The Australian population has grown rapidly over the last decade compared with other developed economies. According to the OECD, Australia's population of 23.5 million has grown at an annual rate of 1.6%. The annual population growth rate is the second highest in the OECD. [Source: OECD June 2014 Data OECD Australia].
However, according to recent Reserve Bank of Australia (RBA) Statements, the population growth rate may be slowing primarily as a result of a drop off in net migration. During 2014, the resident population grew by 1.4% from its peak growth of 1.8% (2012). The average annual growth has been 1.7% since 2006. [Source: RBA Statement of Monetary Policy 2015].
Immigration currently provides 58% of Australia's population growth. Between June 1996 and June 2013, Australia’s overseas-born population grew by 51.2% to 6.4 million people. The United Kingdom represents the largest migrant group overall. This is followed by New Zealand, India and China. More recently, Australia's ethnic composition has been changing. In the past 17 years, the number of Chinese-born Australian residents has more than tripled. [Source: Dept of Immigration & Border Protection www.immi.gov.au].
The proportion of foreign-born Australians is one of the highest in the OECD and the growth in foreign-born Australians is expected to continue (albeit at a slower rate) as a positive immigration policy attracts skilled migrants.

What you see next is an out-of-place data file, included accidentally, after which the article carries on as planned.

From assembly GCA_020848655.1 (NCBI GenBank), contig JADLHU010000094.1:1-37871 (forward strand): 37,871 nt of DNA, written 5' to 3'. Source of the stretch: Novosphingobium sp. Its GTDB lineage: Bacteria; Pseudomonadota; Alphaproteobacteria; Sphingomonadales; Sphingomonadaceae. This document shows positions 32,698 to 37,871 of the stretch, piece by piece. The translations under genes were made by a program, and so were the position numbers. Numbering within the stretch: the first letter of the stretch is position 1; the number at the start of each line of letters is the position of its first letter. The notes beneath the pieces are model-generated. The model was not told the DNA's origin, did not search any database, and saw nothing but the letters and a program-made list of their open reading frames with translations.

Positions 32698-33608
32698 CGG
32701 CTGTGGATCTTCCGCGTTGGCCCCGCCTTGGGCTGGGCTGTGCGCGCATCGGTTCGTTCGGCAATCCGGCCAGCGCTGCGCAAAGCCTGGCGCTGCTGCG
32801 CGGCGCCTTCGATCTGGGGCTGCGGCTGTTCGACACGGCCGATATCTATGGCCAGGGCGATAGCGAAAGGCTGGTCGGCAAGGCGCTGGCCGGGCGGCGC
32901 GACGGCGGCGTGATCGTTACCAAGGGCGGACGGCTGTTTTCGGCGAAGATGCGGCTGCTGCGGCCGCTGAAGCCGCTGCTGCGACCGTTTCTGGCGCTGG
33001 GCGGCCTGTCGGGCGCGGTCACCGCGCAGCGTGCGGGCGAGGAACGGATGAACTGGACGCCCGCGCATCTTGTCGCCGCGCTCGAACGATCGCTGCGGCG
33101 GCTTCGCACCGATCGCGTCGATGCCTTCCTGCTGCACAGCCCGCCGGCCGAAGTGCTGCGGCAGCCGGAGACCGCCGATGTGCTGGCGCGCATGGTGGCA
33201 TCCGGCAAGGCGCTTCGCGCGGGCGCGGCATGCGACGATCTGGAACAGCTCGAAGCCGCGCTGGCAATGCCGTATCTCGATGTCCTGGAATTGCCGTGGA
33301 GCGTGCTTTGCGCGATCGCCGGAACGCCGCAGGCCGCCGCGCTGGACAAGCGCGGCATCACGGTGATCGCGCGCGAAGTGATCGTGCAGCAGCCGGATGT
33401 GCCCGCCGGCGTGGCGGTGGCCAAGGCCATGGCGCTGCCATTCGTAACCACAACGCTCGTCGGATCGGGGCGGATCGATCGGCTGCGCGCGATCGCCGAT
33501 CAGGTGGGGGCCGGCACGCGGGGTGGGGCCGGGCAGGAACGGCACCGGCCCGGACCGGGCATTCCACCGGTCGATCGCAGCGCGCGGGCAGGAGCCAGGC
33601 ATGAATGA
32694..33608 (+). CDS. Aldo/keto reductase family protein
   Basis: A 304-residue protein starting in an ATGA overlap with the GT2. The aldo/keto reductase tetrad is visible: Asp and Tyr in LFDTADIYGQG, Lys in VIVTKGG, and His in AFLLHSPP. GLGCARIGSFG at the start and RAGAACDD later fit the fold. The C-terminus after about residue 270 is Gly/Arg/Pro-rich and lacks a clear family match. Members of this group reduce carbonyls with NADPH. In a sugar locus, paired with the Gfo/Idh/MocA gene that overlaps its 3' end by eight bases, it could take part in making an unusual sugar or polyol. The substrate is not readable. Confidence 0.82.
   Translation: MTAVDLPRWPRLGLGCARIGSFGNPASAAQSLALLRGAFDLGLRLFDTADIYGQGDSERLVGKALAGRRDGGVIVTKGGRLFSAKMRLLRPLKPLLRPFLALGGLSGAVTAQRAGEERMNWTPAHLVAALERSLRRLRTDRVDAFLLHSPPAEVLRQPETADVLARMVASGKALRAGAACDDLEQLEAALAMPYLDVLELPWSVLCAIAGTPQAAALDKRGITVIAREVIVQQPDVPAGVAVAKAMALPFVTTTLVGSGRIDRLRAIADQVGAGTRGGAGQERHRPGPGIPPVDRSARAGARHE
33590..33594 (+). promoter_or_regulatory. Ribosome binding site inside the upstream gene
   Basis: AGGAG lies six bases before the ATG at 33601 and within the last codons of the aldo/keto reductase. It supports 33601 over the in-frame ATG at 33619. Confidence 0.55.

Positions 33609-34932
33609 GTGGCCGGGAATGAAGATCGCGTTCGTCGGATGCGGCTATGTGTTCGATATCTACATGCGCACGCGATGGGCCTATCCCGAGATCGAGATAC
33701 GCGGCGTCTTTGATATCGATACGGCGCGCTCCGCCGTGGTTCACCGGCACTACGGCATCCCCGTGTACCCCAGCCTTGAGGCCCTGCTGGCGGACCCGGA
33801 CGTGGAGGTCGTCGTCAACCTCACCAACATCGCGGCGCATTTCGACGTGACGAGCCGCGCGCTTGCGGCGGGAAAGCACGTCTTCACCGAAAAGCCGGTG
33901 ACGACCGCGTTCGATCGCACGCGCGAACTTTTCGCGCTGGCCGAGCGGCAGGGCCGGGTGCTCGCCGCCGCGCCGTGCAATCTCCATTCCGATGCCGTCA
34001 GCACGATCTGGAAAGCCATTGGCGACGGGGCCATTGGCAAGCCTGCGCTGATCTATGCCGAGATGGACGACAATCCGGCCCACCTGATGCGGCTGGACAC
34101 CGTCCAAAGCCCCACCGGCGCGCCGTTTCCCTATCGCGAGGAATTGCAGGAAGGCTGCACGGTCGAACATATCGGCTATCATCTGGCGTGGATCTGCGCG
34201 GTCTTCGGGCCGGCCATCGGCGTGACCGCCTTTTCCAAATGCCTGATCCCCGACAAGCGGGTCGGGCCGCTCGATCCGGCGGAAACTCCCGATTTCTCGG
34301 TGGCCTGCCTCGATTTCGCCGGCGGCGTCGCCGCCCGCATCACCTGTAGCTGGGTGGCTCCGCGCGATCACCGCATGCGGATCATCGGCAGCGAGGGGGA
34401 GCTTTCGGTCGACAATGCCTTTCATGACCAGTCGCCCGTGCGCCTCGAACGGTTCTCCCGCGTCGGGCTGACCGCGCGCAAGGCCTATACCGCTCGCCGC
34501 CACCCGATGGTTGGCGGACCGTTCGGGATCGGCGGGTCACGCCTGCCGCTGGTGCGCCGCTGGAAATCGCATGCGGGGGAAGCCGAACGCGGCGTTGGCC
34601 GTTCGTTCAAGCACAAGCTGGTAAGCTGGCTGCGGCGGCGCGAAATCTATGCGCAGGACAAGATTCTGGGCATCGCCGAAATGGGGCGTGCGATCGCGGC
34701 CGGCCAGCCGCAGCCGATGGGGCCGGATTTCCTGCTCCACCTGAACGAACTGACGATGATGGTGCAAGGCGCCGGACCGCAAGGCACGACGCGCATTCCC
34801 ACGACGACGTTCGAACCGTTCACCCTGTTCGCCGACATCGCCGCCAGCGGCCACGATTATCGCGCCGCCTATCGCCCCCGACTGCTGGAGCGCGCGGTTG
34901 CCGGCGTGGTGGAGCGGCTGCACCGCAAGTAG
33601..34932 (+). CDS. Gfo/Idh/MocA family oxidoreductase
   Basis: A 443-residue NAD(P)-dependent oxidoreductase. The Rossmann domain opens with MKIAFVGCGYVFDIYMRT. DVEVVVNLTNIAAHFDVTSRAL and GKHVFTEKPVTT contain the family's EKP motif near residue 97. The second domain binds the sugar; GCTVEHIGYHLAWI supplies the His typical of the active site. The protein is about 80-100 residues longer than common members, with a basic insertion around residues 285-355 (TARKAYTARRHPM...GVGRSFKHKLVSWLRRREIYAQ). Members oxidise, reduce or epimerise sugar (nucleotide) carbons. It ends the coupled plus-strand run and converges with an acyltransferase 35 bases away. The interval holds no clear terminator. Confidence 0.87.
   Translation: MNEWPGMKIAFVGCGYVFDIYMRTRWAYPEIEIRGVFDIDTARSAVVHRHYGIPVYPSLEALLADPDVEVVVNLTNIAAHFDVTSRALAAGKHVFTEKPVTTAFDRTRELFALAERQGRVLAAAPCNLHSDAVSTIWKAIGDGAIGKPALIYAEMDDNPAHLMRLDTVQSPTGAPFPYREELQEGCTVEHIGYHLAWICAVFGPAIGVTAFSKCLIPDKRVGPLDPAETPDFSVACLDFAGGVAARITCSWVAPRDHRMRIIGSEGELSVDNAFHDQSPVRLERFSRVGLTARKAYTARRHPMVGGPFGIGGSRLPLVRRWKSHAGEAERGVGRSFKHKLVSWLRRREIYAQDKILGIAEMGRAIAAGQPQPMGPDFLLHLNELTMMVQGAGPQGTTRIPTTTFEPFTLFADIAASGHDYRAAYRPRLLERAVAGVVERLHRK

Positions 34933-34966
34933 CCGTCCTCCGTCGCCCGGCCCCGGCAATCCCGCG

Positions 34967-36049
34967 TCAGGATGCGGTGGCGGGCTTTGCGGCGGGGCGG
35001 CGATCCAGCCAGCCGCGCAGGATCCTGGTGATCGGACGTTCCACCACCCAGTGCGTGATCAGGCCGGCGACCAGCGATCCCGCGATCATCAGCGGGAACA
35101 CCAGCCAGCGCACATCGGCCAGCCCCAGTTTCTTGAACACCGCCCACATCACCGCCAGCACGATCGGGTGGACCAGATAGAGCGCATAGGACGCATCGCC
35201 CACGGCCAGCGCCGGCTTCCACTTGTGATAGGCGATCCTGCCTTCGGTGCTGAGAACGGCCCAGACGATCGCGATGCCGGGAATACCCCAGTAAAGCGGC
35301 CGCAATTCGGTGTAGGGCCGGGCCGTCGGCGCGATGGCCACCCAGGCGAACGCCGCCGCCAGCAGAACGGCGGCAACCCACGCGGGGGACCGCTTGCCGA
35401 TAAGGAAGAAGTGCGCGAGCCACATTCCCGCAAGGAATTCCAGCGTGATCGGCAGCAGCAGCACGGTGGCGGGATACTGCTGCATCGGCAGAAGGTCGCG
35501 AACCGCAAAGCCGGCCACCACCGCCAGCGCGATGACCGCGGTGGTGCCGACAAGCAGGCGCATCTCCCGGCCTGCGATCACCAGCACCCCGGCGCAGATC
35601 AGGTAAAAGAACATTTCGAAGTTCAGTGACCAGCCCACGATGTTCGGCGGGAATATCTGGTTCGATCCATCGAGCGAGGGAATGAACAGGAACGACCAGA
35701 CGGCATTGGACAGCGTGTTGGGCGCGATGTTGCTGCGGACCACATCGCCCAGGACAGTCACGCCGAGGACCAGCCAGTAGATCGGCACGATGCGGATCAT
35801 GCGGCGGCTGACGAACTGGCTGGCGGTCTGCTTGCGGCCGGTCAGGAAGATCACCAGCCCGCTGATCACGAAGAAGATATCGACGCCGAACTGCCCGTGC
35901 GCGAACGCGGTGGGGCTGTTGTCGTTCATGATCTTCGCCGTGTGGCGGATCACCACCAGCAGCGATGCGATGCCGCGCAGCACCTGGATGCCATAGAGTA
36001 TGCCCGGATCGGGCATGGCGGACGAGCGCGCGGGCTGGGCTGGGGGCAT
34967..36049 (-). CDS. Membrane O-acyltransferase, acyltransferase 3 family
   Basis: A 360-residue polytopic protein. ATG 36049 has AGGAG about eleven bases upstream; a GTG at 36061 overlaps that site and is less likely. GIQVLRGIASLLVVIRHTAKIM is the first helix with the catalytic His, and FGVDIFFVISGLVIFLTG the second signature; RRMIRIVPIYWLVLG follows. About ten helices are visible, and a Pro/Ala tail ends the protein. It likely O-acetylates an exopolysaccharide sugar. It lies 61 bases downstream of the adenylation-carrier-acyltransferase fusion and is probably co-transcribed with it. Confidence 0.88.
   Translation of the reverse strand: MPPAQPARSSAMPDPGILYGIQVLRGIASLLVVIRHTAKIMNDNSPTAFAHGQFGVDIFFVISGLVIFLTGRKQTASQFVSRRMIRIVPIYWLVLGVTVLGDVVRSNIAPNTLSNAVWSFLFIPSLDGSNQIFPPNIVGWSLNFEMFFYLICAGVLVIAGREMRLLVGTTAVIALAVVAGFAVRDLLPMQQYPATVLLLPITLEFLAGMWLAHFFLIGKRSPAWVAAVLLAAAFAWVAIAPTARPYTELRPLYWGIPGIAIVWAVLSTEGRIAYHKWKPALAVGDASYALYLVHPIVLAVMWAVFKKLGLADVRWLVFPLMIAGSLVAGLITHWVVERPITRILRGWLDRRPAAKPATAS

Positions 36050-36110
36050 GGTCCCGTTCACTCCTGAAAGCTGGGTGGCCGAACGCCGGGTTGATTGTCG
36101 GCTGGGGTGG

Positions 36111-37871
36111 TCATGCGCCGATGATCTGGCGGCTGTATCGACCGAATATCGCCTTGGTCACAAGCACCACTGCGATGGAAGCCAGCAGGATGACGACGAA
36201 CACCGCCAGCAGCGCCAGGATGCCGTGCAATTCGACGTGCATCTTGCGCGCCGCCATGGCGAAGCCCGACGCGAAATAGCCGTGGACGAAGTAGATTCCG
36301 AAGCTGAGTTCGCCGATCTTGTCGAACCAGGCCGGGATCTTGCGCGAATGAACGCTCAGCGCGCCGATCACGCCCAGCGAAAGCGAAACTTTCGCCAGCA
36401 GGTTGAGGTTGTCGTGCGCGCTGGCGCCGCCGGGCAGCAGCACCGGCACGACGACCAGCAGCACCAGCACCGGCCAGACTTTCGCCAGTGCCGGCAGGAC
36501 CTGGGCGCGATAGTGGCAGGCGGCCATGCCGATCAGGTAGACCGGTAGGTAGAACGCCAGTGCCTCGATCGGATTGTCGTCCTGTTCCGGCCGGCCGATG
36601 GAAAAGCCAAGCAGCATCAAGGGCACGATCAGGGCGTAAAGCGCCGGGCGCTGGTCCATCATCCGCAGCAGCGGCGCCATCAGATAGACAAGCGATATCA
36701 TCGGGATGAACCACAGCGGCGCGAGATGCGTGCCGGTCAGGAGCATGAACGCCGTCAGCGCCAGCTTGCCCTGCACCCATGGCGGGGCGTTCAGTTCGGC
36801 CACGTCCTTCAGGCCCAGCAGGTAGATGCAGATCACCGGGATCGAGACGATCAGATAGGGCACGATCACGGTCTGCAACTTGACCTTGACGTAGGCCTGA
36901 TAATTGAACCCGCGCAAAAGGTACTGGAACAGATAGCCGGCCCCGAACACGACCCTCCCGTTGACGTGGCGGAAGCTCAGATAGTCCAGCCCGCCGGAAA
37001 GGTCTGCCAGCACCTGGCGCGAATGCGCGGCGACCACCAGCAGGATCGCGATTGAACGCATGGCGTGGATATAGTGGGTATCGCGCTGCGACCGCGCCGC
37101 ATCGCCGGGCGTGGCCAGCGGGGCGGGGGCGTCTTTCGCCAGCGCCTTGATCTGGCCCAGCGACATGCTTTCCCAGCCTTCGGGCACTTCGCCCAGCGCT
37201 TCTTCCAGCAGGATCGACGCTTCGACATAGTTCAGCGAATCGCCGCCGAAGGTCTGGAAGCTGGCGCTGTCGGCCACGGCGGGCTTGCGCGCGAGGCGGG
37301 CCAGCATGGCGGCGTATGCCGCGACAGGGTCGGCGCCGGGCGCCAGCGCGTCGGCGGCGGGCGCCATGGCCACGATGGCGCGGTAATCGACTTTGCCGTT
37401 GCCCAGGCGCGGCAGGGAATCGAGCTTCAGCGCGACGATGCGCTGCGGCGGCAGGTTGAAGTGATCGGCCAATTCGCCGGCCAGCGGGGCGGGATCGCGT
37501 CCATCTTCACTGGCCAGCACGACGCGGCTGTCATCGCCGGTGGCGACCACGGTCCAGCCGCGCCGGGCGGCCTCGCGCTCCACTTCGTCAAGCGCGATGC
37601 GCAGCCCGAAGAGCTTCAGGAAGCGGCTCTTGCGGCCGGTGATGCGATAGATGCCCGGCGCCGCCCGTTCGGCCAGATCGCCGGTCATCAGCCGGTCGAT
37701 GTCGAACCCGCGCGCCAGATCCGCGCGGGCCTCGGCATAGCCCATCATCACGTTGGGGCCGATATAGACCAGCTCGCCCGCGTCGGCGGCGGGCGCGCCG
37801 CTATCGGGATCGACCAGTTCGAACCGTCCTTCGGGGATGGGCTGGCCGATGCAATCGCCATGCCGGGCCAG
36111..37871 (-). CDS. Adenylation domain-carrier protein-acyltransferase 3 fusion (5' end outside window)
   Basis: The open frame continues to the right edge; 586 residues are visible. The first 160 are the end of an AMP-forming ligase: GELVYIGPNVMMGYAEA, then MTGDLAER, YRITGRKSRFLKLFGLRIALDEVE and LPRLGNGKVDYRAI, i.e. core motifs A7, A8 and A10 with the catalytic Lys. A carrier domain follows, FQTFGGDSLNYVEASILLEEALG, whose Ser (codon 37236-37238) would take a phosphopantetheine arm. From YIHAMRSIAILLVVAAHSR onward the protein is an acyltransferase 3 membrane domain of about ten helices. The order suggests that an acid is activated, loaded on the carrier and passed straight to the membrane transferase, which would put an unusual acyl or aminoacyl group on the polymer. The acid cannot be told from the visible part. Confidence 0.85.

Migration growth is helping to offset the falling birth rates and subsequent increasing proportion of older groups. Like most developed countries, Australia's population is ageing as a result of low fertility and increasing life expectancy. This will have implications for health, the size of the working-age population, housing and demand for skilled labour. The population aged over 65 years is growing at 3.6% - compared with 1.3% for the working age population - and now represents 14.7% of the population. Australian's median age is 37.3. [Source: ABS Demographics June 2014 ABS: Australian Bureau of Statistics].
Population & Density
The largest populations in Australia reside in major cities and in coastal urban areas predominantly along the east coast of Australia. Approximately 10% of Australians live in regional Australia. Australia has one of the lowest population densities with more living space per person than most of the OECD nations. Sydney, at 4.6M is Australia's largest city (380 persons/km2), followed by Melbourne at 4.25M (slightly denser at 430 p/km2 due to Greater Melbourne's smaller geographical catchment area).
Australian Bureau of Statistics (ABS). www.abs.gov.au. The ABS is Australia's official statistical agency which provides a wide range of economic, environmental and social data and information. The ABS has a range of market research resources for new and growing businesses.